Utilizing Video Processing to Build 2D Art Imagery


One of the cool things about Studio Artist is that it bridges the gap between 2D art programs and video processing and animation programs. What i love about this is that it allows for cross pollination between different art forms that would normally not mix.

Sometimes 2D artists wonder why they would need to use animation features. Video artist wonder why they would need advanced 2D paint features. The answer is that you can still be a 2D artist or a video artist and use the expanded functionality available in Studio Artist to explore new artistic ground within the 2D or video artistic domains you are comfortable working in.

One interesting example of this cross pollination i've been exploring recently involves using video processing as a way to build 2D artistic images.

A video sequence provides a sequence of inter-related 2D images that can be combined together in different ways to build 2D artwork. Studio Artist provides a great environment for 2D artists to try out this kind of exploration because of all of the advanced video animation and manipulation features it offers.


Things get even more interesting when you process a video sequence with some kind of Studio Artist effect and then use the effected video sequence as your sequence of source images to build 2D artwork. One simple approach is to work with multiple layers to combine together a series of offset frame images from a processed or paint animated movie file. Different layer compositing and opacity mix settings can be used to build your final 2D image from a collection of time offset sequential processed video frames.

The image at the top of this post is an example of using 3 different video frames grabbed from a paint animated movie sequence as source images for 3 Studio Artist layers. I used Studio Artist's interactive translate warp capabilities to reposition the individual video frames to achieve my final spatial composition. After adjusting the individual layer opacity and compositing settings, the layers were flattened down to one layer and then further processed to achieve the final finished output image.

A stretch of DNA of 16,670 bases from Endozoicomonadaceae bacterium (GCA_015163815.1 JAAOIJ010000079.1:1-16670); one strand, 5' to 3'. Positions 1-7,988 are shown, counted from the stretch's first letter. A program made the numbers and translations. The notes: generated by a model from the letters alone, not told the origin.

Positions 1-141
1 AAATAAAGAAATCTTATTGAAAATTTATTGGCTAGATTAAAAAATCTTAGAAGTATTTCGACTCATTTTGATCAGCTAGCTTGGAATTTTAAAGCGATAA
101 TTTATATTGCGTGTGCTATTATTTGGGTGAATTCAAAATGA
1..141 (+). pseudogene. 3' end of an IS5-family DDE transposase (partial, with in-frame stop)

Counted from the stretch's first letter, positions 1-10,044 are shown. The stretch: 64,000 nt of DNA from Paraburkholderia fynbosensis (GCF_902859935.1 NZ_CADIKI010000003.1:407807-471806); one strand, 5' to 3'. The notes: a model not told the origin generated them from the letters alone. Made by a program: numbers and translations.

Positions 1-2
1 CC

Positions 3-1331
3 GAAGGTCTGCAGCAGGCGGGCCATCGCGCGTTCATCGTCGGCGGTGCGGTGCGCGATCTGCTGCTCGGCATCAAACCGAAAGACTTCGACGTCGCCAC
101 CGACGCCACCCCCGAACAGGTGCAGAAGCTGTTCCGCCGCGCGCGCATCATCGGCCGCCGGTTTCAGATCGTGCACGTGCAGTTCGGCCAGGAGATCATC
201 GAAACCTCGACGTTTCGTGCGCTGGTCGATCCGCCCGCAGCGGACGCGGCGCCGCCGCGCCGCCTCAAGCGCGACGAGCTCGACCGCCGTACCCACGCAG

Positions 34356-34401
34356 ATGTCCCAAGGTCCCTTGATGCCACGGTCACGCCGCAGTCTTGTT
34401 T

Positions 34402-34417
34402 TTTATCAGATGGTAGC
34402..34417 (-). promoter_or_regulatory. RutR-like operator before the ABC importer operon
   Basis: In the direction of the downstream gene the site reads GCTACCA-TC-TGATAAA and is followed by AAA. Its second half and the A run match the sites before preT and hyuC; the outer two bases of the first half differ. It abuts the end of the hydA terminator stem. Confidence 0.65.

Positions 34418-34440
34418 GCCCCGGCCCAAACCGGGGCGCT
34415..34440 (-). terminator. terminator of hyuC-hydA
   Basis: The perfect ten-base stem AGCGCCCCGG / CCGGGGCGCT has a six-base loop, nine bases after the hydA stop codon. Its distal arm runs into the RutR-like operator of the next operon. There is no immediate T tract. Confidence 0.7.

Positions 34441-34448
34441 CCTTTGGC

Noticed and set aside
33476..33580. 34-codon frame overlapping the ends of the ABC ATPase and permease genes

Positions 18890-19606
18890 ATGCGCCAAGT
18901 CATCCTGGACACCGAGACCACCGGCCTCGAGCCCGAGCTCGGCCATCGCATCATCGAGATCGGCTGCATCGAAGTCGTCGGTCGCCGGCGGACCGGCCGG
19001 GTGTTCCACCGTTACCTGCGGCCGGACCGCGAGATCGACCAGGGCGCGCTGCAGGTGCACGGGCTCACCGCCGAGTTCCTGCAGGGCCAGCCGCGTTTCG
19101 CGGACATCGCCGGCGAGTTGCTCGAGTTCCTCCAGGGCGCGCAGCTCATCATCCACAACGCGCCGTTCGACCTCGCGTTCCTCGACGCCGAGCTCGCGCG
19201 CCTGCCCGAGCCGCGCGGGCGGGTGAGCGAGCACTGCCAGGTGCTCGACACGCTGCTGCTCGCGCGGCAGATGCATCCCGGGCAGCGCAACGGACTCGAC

Studio Artist 4's temporal image operations are also a great tool to use to build static 2D imagery out of video sequences. The center example was created by processing a video sequence with the Studio Artist temporal rank filter.

The example below was generated by processing a paint animation sequence with the Studio Artist temporal motion rank filter. This filter takes multiple video frames and processes them to create a single effected output image. For the example below a motion rank max algorithm was used. What this temporal filter does is examine a group of video frames, compare them to find the fastest movement in any given area of each video frame, and then paint the fastest movement it found in any given spatial location into the processed output image


So don't be afraid to explore new features of Studio Artist you might normally think would not have any relevance to your particular area of artistic expertise. Cross pollination is a great way to expand your creative potential, and to have fun in the process.

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